Thus, if you intend to prepare such a letter of warning, it is necessary to carefully consider (i) to whom you are going to send the letter and (ii) what should be stated in the letter.
In order to have an advantage over the negotiation, you may consider acquiring an expert opinion from a Patent Attorney or utilizing the advisory opinion system to as to use such opinions for the negotiation.
Resolution by Third Party
- Mediation System
In this system, a third party is allowed to be a mediator who presents a mediation plan upon hearing arguments of both parties in the conflict, so that the parties can make a settlement under the mediation plan.
Mediation is intended to facilitate settlement between the parties through the mediator. However, since mediation is not concluded as long as a settlement is reached by both parties in conflict, it sometimes does not work. It should be noted that, if any of the parties do not consent to the settlement, the mediation is simply terminated.
The mediation system does not fall under the Judicial Openness Principle. Thus, in a case where both parties in conflict wish to keep the dispute secret, the mediation system is convenient.
- Arbitration System
In this system, a third party is allowed to be an arbitrator who makes determination on the arbitration under an arbitration organization upon hearing arguments of both parties in the conflict.
This system differs from the mediation arranged by organizations other than the court in that, once both parties in the conflict agrees to use the arbitration system, the determination on the arbitration made by the arbitrator has a legal force as with the court decision.
Thus, the arbitration system may allow you to quickly finish the dispute through a procedure that is comparatively simpler than the court procedure.
The arbitration system also does not fall under the Judicial Openness Principle. Thus, in a case where both parties in conflict wish to keep the dispute secret, the arbitration system is convenient.
Resolution by Court
- Request of Injunction
In order to seek injunction against design right infringement, the holder of a design right may take the following measures:
1. Filing a request for stopping the infringement.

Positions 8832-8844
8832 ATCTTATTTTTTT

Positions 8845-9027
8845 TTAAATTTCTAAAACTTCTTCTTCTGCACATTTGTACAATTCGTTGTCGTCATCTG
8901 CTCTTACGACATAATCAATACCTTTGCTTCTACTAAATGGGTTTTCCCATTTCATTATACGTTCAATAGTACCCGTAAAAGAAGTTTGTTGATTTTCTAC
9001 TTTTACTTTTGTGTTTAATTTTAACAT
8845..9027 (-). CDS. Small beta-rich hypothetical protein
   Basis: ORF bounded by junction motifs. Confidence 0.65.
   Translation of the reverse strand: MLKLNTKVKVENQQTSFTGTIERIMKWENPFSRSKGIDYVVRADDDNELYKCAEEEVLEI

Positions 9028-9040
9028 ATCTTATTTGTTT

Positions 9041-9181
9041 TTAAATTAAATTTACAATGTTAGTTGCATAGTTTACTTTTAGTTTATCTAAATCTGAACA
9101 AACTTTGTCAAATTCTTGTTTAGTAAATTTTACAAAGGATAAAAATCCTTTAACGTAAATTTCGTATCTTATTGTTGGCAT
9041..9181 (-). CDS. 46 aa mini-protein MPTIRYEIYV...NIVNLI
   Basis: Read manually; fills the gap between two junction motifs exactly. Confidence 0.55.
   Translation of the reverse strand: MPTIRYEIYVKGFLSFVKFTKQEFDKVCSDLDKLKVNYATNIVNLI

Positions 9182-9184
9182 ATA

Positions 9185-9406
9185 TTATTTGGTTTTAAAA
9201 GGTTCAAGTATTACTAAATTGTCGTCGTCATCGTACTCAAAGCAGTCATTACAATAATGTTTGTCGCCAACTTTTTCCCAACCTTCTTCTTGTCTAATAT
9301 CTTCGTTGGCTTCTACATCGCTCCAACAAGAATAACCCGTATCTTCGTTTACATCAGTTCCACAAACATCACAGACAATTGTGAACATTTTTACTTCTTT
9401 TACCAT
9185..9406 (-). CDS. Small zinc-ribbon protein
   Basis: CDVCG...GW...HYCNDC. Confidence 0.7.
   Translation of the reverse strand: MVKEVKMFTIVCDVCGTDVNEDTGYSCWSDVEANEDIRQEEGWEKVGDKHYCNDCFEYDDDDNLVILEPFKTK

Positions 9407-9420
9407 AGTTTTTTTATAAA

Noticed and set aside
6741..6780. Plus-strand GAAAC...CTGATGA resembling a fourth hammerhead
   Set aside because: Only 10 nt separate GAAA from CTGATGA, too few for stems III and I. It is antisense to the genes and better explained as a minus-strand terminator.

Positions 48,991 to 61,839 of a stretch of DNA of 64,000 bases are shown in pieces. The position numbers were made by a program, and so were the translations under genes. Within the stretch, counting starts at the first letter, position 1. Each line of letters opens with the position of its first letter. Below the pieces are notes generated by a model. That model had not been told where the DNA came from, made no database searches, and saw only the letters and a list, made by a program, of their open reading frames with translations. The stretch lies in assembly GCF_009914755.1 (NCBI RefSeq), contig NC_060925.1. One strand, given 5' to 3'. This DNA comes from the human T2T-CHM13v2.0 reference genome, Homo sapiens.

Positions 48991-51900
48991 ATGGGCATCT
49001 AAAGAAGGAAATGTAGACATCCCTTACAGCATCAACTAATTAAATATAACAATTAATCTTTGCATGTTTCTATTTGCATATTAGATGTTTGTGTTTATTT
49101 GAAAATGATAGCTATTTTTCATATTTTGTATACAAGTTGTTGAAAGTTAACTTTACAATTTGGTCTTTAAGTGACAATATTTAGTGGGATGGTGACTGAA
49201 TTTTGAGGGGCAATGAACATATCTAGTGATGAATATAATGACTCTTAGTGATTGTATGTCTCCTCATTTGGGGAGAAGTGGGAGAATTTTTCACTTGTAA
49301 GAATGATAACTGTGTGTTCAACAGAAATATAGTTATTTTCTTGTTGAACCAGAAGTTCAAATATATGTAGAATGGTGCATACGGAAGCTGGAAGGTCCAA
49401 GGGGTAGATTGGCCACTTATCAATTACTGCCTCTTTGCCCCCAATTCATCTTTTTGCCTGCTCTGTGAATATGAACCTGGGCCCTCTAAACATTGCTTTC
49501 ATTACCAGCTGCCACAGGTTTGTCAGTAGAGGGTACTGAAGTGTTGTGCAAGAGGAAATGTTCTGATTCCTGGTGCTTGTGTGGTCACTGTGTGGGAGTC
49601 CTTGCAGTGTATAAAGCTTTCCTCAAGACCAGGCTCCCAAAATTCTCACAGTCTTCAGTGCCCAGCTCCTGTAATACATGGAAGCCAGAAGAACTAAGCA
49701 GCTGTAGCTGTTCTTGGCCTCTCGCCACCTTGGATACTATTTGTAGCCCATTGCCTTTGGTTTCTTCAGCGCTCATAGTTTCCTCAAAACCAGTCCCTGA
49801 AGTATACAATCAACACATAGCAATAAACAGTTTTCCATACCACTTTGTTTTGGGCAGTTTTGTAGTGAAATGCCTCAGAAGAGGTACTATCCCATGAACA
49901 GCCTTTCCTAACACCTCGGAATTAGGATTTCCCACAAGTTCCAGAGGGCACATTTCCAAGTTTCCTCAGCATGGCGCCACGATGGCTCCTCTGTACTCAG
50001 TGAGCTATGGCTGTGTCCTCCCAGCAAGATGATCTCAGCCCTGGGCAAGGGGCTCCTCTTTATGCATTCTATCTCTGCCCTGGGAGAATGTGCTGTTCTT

2. Filing a request for preventing the infringement.
3. Demanding measures necessary for prevention of the infringement including the disposal of products constituting such act of infringement and the removal of facilities used for the act of infringement.
* The measure 3 can be requested only in a case where the measure 1 or 2 is taken.
* In a case where secrecy is requested for an infringed design right, the holder of that design right cannot demand injunction unless the holder gives warning with documents stating matters regarding the design (Article 37(3) of the Design Act).
* In a case where infringement against your design right is becoming so realistic as to cause damages soon and you need to urgently take measures, you may request a temporary injunction from the Court so as to seek suspension of the infringement.
- Request of Compensation for Damages
You can claim compensation for damages against an infringer who produces and sells products that infringe your design right.
In order to claim compensation for damages, it is necessary to prove many evidences, some of which may be too difficult to be proven in some cases. Thus, Article 39 of the Design Act stipulates how to presume amount of damages so that burden of proof with regard to the amount of damages will be reduced.
The Design Act presumes that the infringer committed the infringement with negligence*, so that the holder of the design right can more easily claim compensation for damages against the infringer.
*It should be noted that this presumption is not applied in a case where the secrecy is requested for an infringed design right.
- Request of Compensation for Unjust Enrichment
In some cases, the holder of a design right can claim compensation for unjust enrichment.
- Request of Measures to Restore Credibility
If the infringer has damaged business credibility of the holder of the design right as a result of intentional or negligent infringement of that design right, the Court may order, upon request of the holder, the infringer to take measures to restore the credibility of the holder.
More specifically, if the Court recognizes that the business credibility of the holder of the design right is damaged by low-quality copies, the Court may order, upon request of the holder, the infringer to publish an apology or the like.
- Demand of Criminal Charge
The Design Act stipulates that an infringer who produces and sells, without consent, a product that is clearly similar to another company's product shall be punished by imprisonment with work for a term not exceeding 10 years or a fine not exceeding 10,000,000 yen or combination thereof.
Thus, demand of criminal charge can also be taken into consideration in a case where your design right is infringed.
If the infringer is a judicial person, in addition to the offender who actually committed the infringement, the judicial person to which the offender belongs will also be punished by a fine.